6. Roth IRA

The primary distinction between a Roth IRA and a traditional IRA is when you receive tax benefits. You don't pay income tax on your contributions to a traditional IRA, but you do when you withdraw the money. With a Roth IRA, you pay taxes on the money you contribute, but you can withdraw it tax-free when you retire, so every dollar in your account goes directly into your pocket.

Should you invest in a traditional or a Roth IRA? Experts say one important factor to consider is whether you expect to be taxed at a higher or lower rate when you retire. Because their income is lower after retirement, many people anticipate a lower tax rate. If you are one of them, you may be better off with a traditional IRA. If not, a Roth IRA may allow you to pay less income tax overall.

Other distinctions exist between a Roth IRA and a traditional IRA. For example, unlike a traditional IRA, you can only contribute to a Roth IRA if your income is below a certain level. Roth IRAs are similar to traditional IRAs in contribution limits though.

7. Fixed Annuities

A type of insurance contract that can supplement your retirement savings is an annuity. There are many different types of annuities to choose from, but fixed annuities are simpler to understand compared to indexed or variable annuities. Fixed annuities typically provide predictable benefits, tax-deferred growth, and, in some cases, a death benefit payable to a beneficiary if you die.

In addition, unlike other retirement plans, annuities are not subject to IRS contribution limits, so you can put as much money into your future as you want.

8. Spousal IRA

Nonworking people are typically ineligible to open an IRA because they do not earn an income. However, married nonworking people whose spouses work can open a spousal IRA if they meet certain requirements. In this manner, the working spouse can contribute to an IRA on behalf of the nonworking spouse. It's important to note that each spouse has their own IRA. IRAs cannot be held in a joint account.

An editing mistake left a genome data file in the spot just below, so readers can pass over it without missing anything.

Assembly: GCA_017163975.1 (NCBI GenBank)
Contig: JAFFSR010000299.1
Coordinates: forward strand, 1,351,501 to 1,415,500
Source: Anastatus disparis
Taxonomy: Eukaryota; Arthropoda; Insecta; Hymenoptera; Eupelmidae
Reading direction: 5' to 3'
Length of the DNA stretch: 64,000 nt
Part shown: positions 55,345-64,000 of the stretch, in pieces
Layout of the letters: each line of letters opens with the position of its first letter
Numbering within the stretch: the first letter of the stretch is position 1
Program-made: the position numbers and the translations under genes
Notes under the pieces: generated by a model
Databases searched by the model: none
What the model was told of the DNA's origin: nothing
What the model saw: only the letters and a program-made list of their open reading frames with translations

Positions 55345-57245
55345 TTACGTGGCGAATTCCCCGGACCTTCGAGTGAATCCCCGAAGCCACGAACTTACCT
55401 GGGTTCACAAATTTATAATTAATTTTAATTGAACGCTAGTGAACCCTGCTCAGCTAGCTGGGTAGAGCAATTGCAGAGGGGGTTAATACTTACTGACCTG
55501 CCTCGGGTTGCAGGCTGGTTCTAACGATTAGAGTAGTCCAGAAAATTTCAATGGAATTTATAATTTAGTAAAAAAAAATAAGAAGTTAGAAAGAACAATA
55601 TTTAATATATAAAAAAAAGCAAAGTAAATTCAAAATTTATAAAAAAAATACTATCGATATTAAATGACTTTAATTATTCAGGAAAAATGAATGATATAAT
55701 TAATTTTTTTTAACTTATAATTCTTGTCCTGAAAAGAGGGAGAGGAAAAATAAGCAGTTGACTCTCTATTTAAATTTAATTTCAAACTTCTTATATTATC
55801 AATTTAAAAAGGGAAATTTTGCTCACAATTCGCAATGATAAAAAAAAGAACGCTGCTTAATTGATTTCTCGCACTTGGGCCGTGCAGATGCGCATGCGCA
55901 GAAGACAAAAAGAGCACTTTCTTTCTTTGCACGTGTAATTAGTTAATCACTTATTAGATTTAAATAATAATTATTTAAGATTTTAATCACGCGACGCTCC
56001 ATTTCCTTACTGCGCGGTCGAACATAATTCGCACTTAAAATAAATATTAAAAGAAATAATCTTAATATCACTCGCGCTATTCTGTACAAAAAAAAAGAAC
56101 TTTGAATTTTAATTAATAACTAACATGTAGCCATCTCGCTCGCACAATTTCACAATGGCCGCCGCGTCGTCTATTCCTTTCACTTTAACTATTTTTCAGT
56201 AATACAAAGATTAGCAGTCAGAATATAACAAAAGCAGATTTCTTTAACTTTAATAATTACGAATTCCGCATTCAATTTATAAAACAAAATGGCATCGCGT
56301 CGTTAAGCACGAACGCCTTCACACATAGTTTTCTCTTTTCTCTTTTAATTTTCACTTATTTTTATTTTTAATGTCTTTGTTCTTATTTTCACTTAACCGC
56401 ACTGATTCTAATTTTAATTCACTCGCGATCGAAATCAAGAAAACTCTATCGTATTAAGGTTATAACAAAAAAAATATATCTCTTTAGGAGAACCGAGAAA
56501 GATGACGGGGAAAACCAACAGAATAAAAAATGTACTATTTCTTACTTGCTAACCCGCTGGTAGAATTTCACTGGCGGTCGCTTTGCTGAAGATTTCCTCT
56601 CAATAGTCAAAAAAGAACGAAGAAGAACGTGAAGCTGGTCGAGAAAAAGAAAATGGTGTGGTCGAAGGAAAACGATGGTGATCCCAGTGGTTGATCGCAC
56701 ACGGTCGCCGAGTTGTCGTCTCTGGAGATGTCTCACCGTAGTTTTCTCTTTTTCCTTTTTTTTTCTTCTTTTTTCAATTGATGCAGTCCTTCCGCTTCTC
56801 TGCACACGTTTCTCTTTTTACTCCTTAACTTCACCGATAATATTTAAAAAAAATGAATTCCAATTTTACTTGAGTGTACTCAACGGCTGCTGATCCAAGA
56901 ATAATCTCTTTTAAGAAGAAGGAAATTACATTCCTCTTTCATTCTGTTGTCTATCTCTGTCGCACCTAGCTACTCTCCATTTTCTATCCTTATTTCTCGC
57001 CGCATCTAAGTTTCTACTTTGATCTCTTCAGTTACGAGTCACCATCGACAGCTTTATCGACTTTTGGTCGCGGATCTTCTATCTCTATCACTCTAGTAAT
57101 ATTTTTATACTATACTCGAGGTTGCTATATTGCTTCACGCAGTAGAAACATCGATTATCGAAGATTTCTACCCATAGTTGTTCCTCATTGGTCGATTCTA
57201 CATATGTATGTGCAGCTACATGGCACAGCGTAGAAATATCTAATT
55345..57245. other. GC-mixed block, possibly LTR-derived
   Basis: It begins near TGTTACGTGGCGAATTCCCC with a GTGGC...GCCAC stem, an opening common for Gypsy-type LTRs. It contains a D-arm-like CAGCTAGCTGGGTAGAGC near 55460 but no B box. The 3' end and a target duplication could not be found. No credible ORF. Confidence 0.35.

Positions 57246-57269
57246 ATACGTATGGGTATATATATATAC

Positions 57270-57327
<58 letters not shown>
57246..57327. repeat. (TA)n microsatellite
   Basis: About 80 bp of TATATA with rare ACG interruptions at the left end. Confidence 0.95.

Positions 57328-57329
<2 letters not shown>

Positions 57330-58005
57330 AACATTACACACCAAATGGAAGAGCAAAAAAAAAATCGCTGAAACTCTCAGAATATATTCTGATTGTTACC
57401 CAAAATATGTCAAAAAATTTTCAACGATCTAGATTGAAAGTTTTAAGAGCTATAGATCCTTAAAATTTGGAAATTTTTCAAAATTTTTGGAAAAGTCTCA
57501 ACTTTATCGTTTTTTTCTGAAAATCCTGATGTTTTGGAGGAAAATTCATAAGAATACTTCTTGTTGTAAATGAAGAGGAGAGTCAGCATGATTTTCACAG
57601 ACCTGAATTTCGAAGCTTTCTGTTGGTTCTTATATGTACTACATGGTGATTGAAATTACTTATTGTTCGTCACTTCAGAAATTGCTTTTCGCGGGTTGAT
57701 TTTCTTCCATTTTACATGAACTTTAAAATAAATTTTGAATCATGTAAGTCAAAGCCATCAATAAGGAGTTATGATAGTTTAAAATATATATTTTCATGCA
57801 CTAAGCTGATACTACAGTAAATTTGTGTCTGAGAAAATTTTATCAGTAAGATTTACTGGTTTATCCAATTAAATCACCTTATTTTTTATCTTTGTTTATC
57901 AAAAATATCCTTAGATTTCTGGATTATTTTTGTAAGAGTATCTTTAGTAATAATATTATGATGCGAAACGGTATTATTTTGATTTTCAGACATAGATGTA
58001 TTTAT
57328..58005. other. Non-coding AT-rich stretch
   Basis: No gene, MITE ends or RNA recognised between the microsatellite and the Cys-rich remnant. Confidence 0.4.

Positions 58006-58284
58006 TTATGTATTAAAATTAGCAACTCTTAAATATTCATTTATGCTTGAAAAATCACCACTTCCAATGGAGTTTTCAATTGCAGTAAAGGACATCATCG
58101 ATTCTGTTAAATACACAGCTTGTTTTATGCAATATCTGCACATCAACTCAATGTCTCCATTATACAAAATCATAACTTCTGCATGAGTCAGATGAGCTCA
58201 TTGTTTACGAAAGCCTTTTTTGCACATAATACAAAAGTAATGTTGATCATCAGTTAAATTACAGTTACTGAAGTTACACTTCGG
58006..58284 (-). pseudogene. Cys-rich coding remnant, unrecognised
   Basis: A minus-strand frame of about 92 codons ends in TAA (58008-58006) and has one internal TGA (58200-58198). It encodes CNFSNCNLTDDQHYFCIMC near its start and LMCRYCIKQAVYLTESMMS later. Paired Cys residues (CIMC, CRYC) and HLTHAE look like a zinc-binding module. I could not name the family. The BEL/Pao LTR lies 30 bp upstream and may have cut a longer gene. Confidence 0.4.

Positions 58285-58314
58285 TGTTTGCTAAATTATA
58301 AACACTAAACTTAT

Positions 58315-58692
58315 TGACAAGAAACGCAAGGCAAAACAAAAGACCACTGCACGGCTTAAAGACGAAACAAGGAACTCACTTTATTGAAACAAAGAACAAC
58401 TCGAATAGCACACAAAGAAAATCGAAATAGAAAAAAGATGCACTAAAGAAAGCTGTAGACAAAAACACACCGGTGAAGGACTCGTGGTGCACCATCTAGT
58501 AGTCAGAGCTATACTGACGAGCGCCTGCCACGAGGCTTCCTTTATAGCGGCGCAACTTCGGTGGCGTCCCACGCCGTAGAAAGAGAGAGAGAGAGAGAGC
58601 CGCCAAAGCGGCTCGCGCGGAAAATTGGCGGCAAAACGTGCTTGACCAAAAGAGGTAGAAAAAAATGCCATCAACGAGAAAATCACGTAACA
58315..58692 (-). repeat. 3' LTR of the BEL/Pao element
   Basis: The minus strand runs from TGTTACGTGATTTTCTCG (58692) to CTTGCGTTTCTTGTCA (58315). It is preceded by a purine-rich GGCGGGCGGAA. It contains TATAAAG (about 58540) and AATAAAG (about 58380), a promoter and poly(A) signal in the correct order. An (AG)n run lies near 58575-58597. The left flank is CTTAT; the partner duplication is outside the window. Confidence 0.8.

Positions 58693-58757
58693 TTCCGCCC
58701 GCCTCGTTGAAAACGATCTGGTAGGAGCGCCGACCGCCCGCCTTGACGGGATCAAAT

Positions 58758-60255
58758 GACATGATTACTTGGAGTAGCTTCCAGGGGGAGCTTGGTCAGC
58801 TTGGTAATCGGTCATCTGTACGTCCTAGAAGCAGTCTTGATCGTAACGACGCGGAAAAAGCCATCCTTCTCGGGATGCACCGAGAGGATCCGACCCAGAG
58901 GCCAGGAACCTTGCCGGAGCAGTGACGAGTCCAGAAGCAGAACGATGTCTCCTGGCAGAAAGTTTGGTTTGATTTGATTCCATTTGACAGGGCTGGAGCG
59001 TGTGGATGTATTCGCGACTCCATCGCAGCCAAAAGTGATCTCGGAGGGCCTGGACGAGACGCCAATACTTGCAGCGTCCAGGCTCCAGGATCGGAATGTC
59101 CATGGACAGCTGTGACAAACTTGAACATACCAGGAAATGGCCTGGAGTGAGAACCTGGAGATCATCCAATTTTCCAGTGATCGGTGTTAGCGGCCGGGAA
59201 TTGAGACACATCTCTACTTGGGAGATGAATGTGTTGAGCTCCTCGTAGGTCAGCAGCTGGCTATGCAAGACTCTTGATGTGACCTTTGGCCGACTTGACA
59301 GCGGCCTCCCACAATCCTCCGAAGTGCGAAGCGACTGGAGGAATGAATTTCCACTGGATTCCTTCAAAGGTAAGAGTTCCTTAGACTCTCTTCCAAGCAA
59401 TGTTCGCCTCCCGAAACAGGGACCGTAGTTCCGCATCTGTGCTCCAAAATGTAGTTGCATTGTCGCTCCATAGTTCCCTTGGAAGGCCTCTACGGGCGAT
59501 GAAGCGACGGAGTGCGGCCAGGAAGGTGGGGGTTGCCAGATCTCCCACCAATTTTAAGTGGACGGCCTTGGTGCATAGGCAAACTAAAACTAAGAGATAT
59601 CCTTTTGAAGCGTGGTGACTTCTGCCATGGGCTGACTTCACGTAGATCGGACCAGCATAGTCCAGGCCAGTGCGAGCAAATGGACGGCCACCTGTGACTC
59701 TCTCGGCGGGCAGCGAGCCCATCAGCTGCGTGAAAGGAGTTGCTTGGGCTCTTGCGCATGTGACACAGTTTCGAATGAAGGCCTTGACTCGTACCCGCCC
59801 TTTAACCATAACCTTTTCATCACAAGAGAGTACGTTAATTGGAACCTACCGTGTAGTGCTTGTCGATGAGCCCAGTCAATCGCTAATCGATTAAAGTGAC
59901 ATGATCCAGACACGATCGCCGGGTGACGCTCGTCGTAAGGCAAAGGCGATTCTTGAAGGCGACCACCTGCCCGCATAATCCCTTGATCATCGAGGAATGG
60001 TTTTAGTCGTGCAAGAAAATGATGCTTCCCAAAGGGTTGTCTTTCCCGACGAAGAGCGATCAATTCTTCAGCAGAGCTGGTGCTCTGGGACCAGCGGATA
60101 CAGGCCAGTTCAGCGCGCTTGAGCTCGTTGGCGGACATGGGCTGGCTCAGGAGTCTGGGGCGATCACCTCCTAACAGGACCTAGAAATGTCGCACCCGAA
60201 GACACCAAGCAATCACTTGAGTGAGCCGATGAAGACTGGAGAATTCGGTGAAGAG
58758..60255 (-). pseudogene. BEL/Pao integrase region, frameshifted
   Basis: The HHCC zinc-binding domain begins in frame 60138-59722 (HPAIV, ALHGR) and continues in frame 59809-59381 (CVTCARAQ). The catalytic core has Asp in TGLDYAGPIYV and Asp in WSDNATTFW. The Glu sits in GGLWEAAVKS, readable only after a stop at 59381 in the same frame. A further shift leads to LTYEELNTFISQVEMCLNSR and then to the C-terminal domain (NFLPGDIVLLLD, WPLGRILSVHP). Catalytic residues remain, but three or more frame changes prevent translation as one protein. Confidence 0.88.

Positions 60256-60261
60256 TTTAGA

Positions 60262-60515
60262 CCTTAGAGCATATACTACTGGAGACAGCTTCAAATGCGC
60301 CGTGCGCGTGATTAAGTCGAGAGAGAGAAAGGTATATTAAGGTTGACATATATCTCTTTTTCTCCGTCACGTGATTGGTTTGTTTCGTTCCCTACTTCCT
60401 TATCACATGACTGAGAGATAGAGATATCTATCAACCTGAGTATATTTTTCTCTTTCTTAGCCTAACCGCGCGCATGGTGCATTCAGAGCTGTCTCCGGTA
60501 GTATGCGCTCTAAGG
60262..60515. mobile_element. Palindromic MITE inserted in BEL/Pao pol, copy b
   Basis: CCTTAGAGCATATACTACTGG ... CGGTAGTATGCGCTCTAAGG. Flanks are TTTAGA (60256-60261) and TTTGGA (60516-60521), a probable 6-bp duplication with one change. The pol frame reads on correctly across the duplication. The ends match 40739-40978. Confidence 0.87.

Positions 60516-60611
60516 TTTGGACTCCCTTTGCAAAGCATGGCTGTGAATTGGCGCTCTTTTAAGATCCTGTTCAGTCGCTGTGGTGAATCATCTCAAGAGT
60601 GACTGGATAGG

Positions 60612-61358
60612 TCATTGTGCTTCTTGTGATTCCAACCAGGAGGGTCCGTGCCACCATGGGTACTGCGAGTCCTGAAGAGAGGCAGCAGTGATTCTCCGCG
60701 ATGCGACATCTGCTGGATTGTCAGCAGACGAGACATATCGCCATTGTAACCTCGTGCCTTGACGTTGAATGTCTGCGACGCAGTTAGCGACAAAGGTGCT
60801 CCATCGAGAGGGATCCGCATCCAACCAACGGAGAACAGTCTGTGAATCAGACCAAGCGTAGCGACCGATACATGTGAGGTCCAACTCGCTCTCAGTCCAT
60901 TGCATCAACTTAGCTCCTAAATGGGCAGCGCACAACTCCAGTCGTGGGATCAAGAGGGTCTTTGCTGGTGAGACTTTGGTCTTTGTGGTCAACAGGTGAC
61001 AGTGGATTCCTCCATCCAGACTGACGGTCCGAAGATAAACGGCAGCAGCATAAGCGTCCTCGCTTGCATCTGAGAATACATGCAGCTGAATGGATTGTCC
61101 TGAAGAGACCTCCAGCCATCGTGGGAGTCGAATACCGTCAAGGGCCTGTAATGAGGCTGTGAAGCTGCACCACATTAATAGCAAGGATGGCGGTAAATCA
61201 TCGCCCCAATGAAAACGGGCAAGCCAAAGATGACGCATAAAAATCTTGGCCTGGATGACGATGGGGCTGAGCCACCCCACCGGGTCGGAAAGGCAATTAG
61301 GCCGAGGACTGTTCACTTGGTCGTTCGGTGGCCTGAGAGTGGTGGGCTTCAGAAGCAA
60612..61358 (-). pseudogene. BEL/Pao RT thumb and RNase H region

9. Solo 401(k)

A Solo 401(k) is for self-employed people and provides the same benefits as a regular 401(k), but it is only for businesses where the owner (and their spouse) are employees. You can choose to make after-tax salary deferrals (adding a Roth component), with the tax benefits of tax-free withdrawals when the time comes.

10. Simple IRA

If you own a small business and don't have another retirement plan for your employees, consider contributing to a SIMPLE IRA for each of your employees. Your contributions must either match your employees' contributions, up to 3% of their total pay, or you contribute 2% of your employees' salaries, even if they do not contribute themselves.

Employees are immediately vested with a SIMPLE IRA, which means they have full ownership of all funds in their accounts. Your company's contributions can be deducted from its taxes.

11. SEP IRAs

SEP IRAs are retirement vehicles that are managed by small businesses or self-employed individuals. Employees (including self-employed individuals) are eligible if they have reached the age of 21 and have worked for the company for at least three of the previous five years.

SEP IRAs also require that all plan contributions be fully vested. This means that each employee has immediate and complete ownership of all contributions made to their account, including any employer match. Employees are protected from financial loss by vesting. According to the IRS, an employer can forfeit amounts of an employee's account balance that aren't fully vested if the employee hasn't worked more than 500 hours in a year for five years.


Whatever you decide, keep an eye on the various IRS rules and restrictions for retirement accounts. All of them currently have a contribution limit that can change from year to year, which means that if you want to contribute more than the maximum allowed, you may need to invest in more than one type of account.

Plan for life after retirement with these retirement options.